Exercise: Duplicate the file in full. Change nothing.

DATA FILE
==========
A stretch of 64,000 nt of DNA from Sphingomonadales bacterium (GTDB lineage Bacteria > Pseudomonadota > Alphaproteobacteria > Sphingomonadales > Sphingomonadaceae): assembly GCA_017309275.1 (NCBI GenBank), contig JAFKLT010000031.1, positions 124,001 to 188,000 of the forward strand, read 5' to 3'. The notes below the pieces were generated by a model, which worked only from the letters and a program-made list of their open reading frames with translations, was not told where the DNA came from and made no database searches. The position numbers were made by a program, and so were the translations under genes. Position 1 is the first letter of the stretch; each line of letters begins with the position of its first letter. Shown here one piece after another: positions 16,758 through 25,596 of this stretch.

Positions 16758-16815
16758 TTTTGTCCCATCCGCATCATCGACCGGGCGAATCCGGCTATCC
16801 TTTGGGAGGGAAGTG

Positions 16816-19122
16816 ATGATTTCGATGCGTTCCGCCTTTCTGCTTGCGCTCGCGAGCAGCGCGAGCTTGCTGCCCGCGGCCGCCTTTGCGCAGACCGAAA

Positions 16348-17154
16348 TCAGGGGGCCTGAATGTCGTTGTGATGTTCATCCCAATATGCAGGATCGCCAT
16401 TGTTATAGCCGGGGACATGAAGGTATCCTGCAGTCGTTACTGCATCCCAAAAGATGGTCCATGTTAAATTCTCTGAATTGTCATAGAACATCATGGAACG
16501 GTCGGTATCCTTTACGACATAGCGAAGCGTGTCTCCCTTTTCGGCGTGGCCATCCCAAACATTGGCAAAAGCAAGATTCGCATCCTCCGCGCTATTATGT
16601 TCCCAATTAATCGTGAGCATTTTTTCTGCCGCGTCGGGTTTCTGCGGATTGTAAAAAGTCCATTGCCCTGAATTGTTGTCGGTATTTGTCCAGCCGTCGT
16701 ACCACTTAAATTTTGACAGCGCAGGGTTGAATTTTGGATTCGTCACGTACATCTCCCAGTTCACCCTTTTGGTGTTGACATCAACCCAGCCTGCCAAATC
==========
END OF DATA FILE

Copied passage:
A stretch of 64,000 nt of DNA from Sphingomonadales bacterium (GTDB lineage Bacteria > Pseudomonadota > Alphaproteobacteria > Sphingomonadales > Sphingomonadaceae): assembly GCA_017309275.1 (NCBI GenBank), contig JAFKLT010000031.1, positions 124,001 to 188,000 of the forward strand, read 5' to 3'. The notes below the pieces were generated by a model, which worked only from the letters and a program-made list of their open reading frames with translations, was not told where the DNA came from and made no database searches. The position numbers were made by a program, and so were the translations under genes. Position 1 is the first letter of the stretch; each line of letters begins with the position of its first letter. Shown here one piece after another: positions 16,758 through 25,596 of this stretch.

Positions 16758-16815
16758 TTTTGTCCCATCCGCATCATCGACCGGGCGAATCCGGCTATCC
16801 TTTGGGAGGGAAGTG

Positions 16816-19122
16816 ATGATTTCGATGCGTTCCGCCTTTCTGCTTGCGCTCGCGAGCAGCGCGAGCTTGCTGCCCGCGGCCGCCTTTGCGCAGACCGAAA

Positions 16348-17154
16348 TCAGGGGGCCTGAATGTCGTTGTGATGTTCATCCCAATATGCAGGATCGCCAT
16401 TGTTATAGCCGGGGACATGAAGGTATCCTGCAGTCGTTACTGCATCCCAAAAGATGGTCCATGTTAAATTCTCTGAATTGTCATAGAACATCATGGAACG
16501 GTCGGTATCCTTTACGACATAGCGAAGCGTGTCTCCCTTTTCGGCGTGGCCATCCCAAACATTGGCAAAAGCAAGATTCGCATCCTCCGCGCTATTATGT
16601 TCCCAATTAATCGTGAGCATTTTTTCTGCCGCGTCGGGTTTCTGCGGATTGTAAAAAGTCCATTGCCCTGAATTGTTGTCGGTATTTGTCCAGCCGTCGT
16701 ACCACTTAAATTTTGACAGCGCAGGGTTGAATTTTGGATTCGTCACGTACATCTCCCAGTTCACCCTTTTGGTGTTGACATCAACCCAGCCTGCCAAATC